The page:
Yesterday, SolarWorld, a German photovoltaic panel firm with a substantial number of manufacturing facilities in the U.S, along with a consortium of other unnamed parties, held a press conference to announce a trade action against foreignsolarmanufacturers -- alleging that "illegal activities" have caused "job cuts, losses in shipments and harm in operating margins." The allegations from CASM also contend that "[t]he surge in foreign solar cells imports has resulted in the elimination of thousands of jobs in Arizona, California, Massachusetts, Maryland, New York and Pennsylvania."
The name of the group is Coalition for American Solar Manufacturing (CASM) and it looks to be the opening salvo in a U.S.-China WTO trade war. It was no coincidence that the announcement occurred during the biggest U.S. solar trade show, Solar Power International, being held this week in Dallas, Texas.
It's a difficult time for solar manufacturers -- see the second quarter financial wrap-up we did here. Notice that Chinese firms such as Suntech also appear to suffering.
But contrary to what may seem to be indicated by SolarWorld's action or Solyndra's demise, solar is one of the bright spots in the U.S economy -- the U.S solar industry employs more than 100,000 people. That hardly jibes with the "elimination of thousands of jobs" claimed by the SolarWorld consortium.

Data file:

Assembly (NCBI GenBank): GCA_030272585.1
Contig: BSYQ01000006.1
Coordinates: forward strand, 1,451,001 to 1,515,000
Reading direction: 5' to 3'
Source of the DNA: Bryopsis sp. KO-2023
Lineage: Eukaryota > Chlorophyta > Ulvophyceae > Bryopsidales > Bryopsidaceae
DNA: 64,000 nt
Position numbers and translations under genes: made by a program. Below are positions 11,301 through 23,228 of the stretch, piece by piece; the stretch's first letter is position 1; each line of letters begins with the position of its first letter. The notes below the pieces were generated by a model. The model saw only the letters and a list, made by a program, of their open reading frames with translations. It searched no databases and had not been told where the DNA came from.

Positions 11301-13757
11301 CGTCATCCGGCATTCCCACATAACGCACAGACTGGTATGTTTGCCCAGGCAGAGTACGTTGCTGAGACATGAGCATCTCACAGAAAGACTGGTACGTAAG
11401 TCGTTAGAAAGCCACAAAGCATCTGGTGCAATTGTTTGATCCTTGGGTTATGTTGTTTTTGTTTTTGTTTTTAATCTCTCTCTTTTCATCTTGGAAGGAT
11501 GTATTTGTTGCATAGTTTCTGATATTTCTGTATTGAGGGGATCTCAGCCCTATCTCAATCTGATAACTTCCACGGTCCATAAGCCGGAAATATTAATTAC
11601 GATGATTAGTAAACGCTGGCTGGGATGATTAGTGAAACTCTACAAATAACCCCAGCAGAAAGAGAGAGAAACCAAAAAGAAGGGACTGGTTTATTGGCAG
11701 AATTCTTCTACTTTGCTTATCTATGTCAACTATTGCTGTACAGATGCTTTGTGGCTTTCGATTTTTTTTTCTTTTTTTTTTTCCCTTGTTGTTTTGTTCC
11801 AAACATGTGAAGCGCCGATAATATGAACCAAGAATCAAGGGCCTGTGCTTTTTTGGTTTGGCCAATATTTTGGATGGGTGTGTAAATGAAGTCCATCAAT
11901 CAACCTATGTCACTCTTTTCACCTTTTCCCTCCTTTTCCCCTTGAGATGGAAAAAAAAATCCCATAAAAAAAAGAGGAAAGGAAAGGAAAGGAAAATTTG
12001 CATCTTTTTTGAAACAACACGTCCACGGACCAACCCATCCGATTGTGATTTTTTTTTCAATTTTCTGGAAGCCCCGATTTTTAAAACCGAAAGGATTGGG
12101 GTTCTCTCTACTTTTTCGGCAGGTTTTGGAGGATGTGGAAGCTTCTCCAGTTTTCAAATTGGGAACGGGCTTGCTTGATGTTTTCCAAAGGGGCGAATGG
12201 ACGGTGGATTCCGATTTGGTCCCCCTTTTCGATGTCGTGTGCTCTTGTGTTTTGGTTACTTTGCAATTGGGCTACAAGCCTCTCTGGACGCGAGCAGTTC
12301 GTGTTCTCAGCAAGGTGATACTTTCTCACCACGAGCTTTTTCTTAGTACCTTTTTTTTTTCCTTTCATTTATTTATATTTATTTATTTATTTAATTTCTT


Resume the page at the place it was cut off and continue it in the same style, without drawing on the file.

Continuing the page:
As per a study co-authored by GTM Research and SEIA, the U.S. is a significant net exporter of solar products. That doesn't seem to be compatible with the claim made by Gordon Brinser, the president of SolarWorld Americas, that "China has a plan for our market: to gut it and own it." His consortium asked the U.S. government to place duties of more than 100 percent on Chinese-made solar cells and modules. The other members of the consortium have not been named, but we welcome your suggestions as to who they might be -- and why they haven't chosen to reveal themselves.
The two prominent American solar companies, First Solar and SunPower, have not joined the coalition. First Solar remarked in an email to Greentech Media, "We are a global firm, and in our experience the industry and our customers benefit most when trade is free and fair and all participants operate on a level playing field. That supports a sustainable market for affordable solar power."
Arno Harris of Recurrent Energy weighs in with the comment, "Let’s be honest: this is an attempt by a manufacturer who can’t cut it in today’s market to use trade barriers to keep out competition. The U.S. [solar industry] now employs over 100,000 Americans and is growing at a rapid rate. That growth is the direct result of cost reductions driving demand. Initiating a trade war now would be ironic and counterproductive and would likely destroy jobs, not create them."
What Adam Browning of Vote Solar said bears repeating: a solar trade fight is a "circular firing squad where everyone gets hurt." Browning is a policy and regulatory expert working for a U.S. solar industry-supporting policy group.